BTW, I feel your pain. I'm coming to the realization that unless we can get our deer barrier to work, our garden will be due for a similar revaluation.

    Bookmark   August 8, 2008 at 11:20AM
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Thanks for the ideas! I can see that some are thinking in the same direction which helps.

I'll have to try the Nicotiana again even though it is an annual. For some reason which I can't remember, I've tried it a couple of years in a row in the past and it wouldn't grow to it's stated size. Cool summers perhaps?

I do have a lot of plants they won't touch including Helenium and Echinops. Tried groing Russian Sage last year but it croaked. Any hints?

Good blog. Lots of good ideas, some of which I'm already using in the gardens. Out of 10 rose shrubs, I have two left (Lillian Austin) which I refuse to give up. They are bordered by Digitalis Lutea and Baptisia Australis.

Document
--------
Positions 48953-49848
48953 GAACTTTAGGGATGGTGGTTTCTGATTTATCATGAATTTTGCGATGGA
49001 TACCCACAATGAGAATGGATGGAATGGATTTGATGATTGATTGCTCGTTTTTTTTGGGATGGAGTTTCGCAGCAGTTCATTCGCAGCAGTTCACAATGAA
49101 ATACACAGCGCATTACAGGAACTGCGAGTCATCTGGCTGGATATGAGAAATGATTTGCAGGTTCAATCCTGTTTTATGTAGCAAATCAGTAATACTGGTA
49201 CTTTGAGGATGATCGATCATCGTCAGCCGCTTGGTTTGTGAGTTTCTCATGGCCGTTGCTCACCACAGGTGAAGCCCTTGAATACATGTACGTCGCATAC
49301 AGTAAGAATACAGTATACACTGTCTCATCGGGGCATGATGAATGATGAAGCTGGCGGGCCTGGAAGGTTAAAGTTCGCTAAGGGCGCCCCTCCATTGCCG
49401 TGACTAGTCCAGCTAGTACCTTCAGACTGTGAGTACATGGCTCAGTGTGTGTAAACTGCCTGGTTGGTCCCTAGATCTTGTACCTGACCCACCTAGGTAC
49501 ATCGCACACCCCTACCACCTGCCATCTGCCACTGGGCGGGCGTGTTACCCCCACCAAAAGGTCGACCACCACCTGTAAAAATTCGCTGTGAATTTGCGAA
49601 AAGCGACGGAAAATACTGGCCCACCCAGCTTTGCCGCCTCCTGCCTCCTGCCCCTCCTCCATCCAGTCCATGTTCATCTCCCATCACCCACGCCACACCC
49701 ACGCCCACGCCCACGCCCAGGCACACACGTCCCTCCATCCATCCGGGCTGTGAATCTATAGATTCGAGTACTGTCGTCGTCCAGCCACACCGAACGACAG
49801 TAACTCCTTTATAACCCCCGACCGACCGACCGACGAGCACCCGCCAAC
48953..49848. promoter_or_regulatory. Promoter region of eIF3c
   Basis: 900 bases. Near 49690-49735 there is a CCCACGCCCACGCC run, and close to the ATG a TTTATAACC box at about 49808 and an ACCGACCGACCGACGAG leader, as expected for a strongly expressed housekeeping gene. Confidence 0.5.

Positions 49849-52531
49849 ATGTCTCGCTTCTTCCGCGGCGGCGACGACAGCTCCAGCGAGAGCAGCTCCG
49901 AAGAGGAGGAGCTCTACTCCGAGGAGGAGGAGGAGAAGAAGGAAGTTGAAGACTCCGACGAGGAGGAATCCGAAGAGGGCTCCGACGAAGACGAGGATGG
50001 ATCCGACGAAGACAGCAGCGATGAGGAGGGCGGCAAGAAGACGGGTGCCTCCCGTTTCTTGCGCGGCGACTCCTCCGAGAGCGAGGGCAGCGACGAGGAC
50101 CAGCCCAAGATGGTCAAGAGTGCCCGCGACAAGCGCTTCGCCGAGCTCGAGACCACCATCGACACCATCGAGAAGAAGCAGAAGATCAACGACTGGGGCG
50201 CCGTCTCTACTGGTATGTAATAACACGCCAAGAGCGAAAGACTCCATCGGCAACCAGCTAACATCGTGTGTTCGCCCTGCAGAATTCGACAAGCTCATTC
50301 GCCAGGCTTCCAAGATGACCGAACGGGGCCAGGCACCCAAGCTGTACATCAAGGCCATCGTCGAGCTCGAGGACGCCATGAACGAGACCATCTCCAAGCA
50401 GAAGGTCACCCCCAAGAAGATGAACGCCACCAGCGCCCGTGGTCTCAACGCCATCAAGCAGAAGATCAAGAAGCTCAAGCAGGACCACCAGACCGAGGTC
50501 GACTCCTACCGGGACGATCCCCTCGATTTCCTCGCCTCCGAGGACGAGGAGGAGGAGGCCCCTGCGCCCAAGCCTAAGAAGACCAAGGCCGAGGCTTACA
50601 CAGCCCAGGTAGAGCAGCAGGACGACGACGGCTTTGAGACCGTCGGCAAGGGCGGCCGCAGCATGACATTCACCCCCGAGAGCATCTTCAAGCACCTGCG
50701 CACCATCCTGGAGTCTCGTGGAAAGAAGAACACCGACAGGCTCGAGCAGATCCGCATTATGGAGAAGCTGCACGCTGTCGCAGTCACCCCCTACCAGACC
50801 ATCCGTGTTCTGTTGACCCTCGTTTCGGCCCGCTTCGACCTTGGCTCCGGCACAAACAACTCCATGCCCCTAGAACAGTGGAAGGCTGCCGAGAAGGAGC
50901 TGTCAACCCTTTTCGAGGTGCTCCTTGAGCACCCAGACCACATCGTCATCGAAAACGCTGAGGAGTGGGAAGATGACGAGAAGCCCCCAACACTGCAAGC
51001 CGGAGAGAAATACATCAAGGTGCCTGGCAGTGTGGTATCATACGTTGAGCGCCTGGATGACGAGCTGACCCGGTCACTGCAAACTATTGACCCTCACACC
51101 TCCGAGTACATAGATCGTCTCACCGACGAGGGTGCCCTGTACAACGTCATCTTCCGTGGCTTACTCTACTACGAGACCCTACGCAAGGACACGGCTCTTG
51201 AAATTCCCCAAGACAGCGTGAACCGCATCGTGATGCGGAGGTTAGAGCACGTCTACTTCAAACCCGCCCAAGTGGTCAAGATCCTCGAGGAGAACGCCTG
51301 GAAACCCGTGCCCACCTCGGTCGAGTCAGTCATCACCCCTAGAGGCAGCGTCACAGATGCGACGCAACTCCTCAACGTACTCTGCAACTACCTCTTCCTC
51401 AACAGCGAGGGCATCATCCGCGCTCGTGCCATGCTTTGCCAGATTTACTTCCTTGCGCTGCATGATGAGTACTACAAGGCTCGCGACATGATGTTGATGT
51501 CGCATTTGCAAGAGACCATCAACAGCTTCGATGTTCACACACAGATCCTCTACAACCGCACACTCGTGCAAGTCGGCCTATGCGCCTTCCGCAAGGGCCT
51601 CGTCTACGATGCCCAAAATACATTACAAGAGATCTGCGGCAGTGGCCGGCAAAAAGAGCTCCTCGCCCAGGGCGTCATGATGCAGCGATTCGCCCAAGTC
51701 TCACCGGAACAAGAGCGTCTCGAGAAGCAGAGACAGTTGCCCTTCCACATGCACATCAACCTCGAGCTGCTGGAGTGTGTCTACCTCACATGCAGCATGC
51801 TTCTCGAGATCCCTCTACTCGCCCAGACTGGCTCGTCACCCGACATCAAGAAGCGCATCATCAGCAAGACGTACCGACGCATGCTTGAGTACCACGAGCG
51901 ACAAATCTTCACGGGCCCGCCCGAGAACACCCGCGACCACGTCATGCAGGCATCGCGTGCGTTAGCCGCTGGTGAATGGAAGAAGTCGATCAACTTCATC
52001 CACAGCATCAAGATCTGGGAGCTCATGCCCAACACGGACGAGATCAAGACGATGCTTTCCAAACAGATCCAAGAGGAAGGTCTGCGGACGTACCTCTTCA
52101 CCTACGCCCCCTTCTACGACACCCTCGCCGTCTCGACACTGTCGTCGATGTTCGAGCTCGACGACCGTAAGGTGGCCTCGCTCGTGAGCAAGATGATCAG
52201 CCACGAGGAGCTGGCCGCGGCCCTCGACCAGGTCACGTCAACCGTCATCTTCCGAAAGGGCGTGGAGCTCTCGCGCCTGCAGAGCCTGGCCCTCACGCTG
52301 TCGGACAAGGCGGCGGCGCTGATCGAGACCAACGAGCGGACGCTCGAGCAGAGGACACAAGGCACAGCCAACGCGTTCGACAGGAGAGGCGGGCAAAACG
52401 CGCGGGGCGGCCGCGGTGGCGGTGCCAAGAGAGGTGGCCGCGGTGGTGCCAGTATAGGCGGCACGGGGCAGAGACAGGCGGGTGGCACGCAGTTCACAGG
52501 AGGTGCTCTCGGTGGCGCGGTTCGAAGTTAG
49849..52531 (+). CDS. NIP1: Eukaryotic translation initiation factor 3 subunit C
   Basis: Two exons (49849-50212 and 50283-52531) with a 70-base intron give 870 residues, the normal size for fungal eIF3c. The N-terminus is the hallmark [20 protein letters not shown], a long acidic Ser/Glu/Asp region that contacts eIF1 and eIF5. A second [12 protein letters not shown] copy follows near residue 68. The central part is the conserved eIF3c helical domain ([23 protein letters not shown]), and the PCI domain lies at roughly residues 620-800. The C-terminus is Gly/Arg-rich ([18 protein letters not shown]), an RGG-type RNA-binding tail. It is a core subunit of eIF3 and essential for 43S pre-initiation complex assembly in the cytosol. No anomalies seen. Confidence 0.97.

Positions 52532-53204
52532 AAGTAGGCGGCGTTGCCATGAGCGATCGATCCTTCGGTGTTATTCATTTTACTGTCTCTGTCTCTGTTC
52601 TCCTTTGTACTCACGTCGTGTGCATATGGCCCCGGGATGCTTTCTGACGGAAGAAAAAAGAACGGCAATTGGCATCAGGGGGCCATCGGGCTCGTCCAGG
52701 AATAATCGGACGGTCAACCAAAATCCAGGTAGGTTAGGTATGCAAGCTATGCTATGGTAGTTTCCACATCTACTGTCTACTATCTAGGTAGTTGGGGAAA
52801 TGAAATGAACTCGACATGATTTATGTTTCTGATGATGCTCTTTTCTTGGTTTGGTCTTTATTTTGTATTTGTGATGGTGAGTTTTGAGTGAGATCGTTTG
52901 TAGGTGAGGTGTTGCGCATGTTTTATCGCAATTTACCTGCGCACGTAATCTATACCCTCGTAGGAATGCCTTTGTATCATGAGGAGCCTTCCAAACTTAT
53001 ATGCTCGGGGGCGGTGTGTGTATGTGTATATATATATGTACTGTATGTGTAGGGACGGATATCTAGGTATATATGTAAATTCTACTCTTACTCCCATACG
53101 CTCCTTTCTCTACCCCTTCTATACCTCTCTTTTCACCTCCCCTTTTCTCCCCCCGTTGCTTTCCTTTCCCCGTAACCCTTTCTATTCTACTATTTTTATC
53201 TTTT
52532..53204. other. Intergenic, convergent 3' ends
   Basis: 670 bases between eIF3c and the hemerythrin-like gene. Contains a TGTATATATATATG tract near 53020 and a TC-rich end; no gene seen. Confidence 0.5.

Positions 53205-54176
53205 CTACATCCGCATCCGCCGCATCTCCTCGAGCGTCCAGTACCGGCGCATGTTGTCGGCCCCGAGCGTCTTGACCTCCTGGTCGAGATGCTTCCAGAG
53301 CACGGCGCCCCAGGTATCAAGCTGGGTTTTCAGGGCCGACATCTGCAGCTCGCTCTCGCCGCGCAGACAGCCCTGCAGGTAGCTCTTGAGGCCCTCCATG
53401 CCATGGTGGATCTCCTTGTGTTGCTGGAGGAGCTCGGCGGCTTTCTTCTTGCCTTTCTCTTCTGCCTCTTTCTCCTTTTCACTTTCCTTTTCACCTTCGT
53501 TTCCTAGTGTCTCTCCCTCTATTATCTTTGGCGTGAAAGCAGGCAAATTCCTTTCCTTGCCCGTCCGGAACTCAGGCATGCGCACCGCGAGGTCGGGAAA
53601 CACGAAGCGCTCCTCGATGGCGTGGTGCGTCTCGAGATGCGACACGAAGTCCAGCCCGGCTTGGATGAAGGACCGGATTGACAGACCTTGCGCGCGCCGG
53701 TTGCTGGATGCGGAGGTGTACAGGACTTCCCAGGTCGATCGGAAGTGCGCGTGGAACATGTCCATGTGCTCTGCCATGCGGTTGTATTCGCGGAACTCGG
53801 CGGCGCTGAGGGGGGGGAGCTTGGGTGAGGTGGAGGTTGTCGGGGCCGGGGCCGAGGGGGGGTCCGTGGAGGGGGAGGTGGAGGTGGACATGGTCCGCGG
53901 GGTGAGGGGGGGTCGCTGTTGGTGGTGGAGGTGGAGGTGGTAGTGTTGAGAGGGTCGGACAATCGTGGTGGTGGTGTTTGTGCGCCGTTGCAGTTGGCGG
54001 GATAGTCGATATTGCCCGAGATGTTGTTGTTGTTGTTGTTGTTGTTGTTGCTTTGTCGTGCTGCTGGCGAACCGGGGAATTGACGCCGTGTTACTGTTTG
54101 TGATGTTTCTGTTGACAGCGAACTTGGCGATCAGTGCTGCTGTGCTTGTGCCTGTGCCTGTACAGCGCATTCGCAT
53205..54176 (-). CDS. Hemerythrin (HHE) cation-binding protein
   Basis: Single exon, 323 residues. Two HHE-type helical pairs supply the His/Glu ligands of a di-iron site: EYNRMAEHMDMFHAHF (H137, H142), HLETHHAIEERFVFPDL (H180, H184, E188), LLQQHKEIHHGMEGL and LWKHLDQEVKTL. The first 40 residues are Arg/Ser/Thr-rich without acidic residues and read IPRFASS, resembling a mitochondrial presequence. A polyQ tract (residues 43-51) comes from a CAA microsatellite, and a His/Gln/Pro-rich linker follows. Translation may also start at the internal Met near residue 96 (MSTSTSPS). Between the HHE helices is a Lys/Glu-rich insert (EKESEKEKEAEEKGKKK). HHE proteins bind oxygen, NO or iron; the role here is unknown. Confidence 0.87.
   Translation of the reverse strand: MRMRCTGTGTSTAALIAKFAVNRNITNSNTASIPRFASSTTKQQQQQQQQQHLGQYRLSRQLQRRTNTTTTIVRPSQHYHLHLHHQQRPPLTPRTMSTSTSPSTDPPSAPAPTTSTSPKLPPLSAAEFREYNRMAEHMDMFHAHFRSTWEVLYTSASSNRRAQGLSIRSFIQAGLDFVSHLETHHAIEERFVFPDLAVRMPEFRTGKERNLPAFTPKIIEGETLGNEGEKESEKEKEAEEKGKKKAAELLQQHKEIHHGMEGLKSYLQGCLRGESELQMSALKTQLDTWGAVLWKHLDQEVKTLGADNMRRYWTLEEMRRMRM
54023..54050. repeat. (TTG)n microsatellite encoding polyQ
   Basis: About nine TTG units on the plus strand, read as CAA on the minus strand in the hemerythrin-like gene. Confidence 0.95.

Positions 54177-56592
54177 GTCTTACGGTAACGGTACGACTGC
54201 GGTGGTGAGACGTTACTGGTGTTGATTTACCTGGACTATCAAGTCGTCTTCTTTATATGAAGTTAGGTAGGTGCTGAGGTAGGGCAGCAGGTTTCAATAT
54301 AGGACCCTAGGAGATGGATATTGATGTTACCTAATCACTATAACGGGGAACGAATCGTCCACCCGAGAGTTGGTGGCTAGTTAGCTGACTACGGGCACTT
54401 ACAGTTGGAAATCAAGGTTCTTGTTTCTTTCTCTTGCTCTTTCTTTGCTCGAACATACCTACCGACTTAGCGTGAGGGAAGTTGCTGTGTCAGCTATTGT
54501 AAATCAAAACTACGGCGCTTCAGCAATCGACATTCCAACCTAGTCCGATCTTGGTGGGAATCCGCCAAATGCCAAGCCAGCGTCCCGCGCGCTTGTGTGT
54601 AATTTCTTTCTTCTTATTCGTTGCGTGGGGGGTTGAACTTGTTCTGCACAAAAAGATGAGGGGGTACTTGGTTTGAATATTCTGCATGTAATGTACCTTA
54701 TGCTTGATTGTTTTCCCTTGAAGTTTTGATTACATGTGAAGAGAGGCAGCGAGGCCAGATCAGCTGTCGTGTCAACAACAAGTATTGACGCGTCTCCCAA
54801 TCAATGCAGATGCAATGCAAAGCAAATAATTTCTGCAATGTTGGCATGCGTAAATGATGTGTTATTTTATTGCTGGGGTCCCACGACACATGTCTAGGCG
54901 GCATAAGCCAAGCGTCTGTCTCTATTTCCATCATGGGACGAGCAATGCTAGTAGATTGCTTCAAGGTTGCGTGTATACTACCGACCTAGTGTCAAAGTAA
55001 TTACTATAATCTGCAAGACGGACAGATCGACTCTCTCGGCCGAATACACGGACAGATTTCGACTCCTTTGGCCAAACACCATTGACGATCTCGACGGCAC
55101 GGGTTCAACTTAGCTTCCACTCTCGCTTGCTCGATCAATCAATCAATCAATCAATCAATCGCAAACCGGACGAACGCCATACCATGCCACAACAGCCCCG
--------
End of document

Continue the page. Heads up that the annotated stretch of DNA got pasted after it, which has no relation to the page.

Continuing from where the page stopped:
I have the Aagastache Blue Fortune, but adore your Salmon and Pink. Tried to locate some seeds on the internet yesterday for them but they don't seem to be available. I'll ask around to see if the plant is available at the nurseries.

There is one stand of Phlox in the gardens which they haven't touched and it is growing with Monarda Jacob Cline. Another area with 5 mature phlox plants has Aconitum, Cimicifuga, and Eupatoriums planted throughout, so the theory that they are lazy just might be true. It could also be that the other plants have a stronger scent. These two areas will remain, but there are at least 15 more mature plants which will be removed. As a quick fix I have several Buddleias started from seed in our holding bed which will replace them next year as a temporary measure. I love these too. :O)

I do have Lavenders, Rudbeckias, Coneflowers (20+ more of these in the holding beds as well ready to go in), 10 different kinds of Lynchnis which they avoid, etc.

Our property is bordered by woodlands. Basically when the deers come out of the woods, they face the gardens. For 5 years when we first came, they never touched anything but in 2006 they began culling the gardens. Here's a photo of the 'tree line' bordering some of the gardens. You can see it in the back of the photo.